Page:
At least where I come from

Discussion in 'Italian-English' started by sakvaka, Sep 13, 2013.

  1. sakvaka

    sakvaka Moderoitsija

    "At least where I come from" is an English expression which means that a habit or a custom is very common in the speaker's home country, but (apparently) not in the speaker's current place of residence. It can also express surprise or disappointment with the local cultural environment. Examples:

    —This morning, my neighbour didn't say hello to me. At least where I come from, neighbours always say hello to one another.
    —Why do you trust authorities? At least where I come from, people never trust authorities.

    How do you say it in Italian? The first expression that crossed my mind, "Almeno da dove vengo io", sounds clumsy, but is it?

    "Stamattina il mio vicino non mi ha salutato. ?????, i vicini si salutano sempre."

    Thanks!
     
  2. dôghen Senior Member

    italiano
    Ciao sakvaka, "almeno da dove vengo io" is not clumsy in italian, it sounds and is right.
    Another form, in fact a little more current, is: "al mio paese" (sometimes capitalized).
    "Stamattina il mio vicino non mi ha salutato. Almeno, al mio paese, i vicini si salutano sempre."
     
  3. curiosone

    curiosone Senior Member

    Romagna, Italy
    AE - hillbilly ;)
    I just wanted to point that it's the "at least" (or "almeno") that can give "where I come from" a sense of disappointment, or negative comparison with wherever things are different (than what one is accustomed to). By itself, "where I come from" can also be used simply to compare one's usual habitat with where one is (even when travelling, and not necessarily implying a change of residence).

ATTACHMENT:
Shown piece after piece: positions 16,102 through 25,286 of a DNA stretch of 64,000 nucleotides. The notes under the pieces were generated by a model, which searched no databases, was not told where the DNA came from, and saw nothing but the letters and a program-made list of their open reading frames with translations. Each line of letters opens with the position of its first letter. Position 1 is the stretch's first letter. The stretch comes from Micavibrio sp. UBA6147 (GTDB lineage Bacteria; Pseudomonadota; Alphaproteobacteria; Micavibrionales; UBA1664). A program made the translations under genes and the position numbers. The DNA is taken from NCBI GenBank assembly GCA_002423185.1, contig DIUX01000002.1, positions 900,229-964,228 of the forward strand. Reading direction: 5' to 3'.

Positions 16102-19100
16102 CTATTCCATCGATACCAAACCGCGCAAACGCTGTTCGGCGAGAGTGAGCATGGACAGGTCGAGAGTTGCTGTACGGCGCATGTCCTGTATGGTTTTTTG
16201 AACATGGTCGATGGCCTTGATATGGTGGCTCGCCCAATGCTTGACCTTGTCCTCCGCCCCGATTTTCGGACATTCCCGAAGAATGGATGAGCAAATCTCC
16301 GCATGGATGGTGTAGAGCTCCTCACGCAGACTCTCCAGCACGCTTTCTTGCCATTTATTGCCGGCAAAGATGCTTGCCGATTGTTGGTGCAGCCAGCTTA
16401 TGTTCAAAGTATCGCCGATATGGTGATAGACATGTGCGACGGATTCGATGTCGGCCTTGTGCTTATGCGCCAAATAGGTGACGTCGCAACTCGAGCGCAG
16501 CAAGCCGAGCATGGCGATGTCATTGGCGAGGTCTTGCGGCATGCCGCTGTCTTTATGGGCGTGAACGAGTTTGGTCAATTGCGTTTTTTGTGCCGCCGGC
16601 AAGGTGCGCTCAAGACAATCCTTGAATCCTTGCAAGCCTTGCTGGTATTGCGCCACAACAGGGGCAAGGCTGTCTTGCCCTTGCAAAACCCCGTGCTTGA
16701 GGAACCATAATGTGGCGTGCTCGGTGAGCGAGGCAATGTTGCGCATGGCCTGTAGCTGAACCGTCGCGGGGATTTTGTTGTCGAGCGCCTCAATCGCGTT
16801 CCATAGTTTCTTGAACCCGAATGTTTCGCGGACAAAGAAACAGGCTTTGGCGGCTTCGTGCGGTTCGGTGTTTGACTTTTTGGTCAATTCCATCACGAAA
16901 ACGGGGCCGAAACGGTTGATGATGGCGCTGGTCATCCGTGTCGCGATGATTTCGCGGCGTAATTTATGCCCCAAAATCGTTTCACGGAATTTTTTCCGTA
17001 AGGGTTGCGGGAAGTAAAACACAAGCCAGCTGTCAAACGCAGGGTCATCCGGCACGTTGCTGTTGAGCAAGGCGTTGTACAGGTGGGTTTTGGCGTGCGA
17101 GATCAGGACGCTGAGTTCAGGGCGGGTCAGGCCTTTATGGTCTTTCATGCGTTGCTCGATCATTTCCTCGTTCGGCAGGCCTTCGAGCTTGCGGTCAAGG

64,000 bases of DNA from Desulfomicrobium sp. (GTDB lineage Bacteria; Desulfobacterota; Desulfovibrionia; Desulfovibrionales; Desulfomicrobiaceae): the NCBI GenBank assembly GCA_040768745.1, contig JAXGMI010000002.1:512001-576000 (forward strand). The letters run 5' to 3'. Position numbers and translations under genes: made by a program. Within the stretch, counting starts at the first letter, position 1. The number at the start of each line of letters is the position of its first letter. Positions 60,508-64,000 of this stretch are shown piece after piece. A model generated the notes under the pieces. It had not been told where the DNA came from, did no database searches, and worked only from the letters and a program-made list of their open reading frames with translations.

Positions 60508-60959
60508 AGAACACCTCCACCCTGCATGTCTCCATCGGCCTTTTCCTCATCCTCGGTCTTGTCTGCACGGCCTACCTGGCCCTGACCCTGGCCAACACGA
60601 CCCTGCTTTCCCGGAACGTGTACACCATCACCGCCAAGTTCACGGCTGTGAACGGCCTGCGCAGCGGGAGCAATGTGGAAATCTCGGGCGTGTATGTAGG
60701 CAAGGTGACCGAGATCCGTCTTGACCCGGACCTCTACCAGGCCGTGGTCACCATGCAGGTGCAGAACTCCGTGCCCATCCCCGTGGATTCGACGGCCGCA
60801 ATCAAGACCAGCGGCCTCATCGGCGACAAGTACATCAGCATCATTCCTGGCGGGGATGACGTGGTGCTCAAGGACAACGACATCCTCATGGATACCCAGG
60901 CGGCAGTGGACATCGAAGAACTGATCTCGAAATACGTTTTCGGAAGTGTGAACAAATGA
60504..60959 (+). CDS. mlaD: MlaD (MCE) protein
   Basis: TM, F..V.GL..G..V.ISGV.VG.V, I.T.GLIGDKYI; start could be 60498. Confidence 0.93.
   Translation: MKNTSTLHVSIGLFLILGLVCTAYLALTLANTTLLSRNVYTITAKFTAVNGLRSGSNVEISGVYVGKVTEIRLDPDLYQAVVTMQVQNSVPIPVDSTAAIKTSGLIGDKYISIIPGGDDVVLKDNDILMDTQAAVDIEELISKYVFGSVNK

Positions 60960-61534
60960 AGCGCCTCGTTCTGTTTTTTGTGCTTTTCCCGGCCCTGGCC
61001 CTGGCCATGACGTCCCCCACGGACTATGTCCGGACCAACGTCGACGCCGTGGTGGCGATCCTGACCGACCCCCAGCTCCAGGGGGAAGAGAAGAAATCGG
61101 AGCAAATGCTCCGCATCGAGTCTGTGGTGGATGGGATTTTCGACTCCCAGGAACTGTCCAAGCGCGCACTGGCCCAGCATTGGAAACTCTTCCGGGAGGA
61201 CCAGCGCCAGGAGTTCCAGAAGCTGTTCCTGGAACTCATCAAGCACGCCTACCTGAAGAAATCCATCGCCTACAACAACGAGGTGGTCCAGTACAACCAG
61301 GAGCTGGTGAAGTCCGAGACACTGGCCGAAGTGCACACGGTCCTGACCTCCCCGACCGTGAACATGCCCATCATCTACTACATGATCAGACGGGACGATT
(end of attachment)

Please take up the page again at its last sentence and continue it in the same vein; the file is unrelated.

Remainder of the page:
4. Pincadilly Junior Member

    The Netherlands
    Italiano
    I also use "a casa mia" with the same meaning as "al mio paese".
     
  5. curiosone

    curiosone Senior Member

    Romagna, Italy
    AE - hillbilly ;)
    There's also "Dalle mie parti"
     
  6. Holymaloney

    Holymaloney Senior Member

    Italy
    English (UK) / Italian - bilingual
    Maybe also '...(almeno) da noi usa fare così...' (not sure if that's the correct way though :eek: )
     
  7. Paulfromitaly

    Paulfromitaly MODerator

    Brescia (Italy)
    Italian
    That's how I'd say it
     
  8. GavinW Senior Member

    Italy
    British English
    Shouldn't that be: "almeno da noi si usa fare così"?
     
    Last edited: Sep 13, 2013
  9. Holymaloney

    Holymaloney Senior Member

    Italy
    English (UK) / Italian - bilingual
    Hi Gavin :)
    Dunno, that's what I wasn't sure about :(. I've actually heard it both ways (but I see Paul's ticked it as being correct ;))
     
  10. squigot New Member

    Italian
    No GavinW, I reckon your sentence is correct, but I'd say just like saying "da noi si usa così" or "da noi usa fare così". Not sure why, though.
    Anyway I can tell you the second is rare.
     
  11. GavinW Senior Member

    Italy
    British English
    OK, thanks Squig!
    (EDIT: And you too Holy!)
    (EDIT1: And... er you too, doghen!) :tick:
     
    Last edited: Sep 13, 2013
  12. dôghen Senior Member

    italiano
    So sakvaka you don't fell short of choices...
    "da noi"
    "dalle mie parti"
    "a casa mia"
    "al mio paese"
    "da dove vengo"
    this abundance may be revealing of the way Italians feel about home...:)

    It can be both Gavin. The form "usa" impersonal without "si" is accepted. It's rather literary but not rare.

    EDIT Squigot sorry for crossing
     

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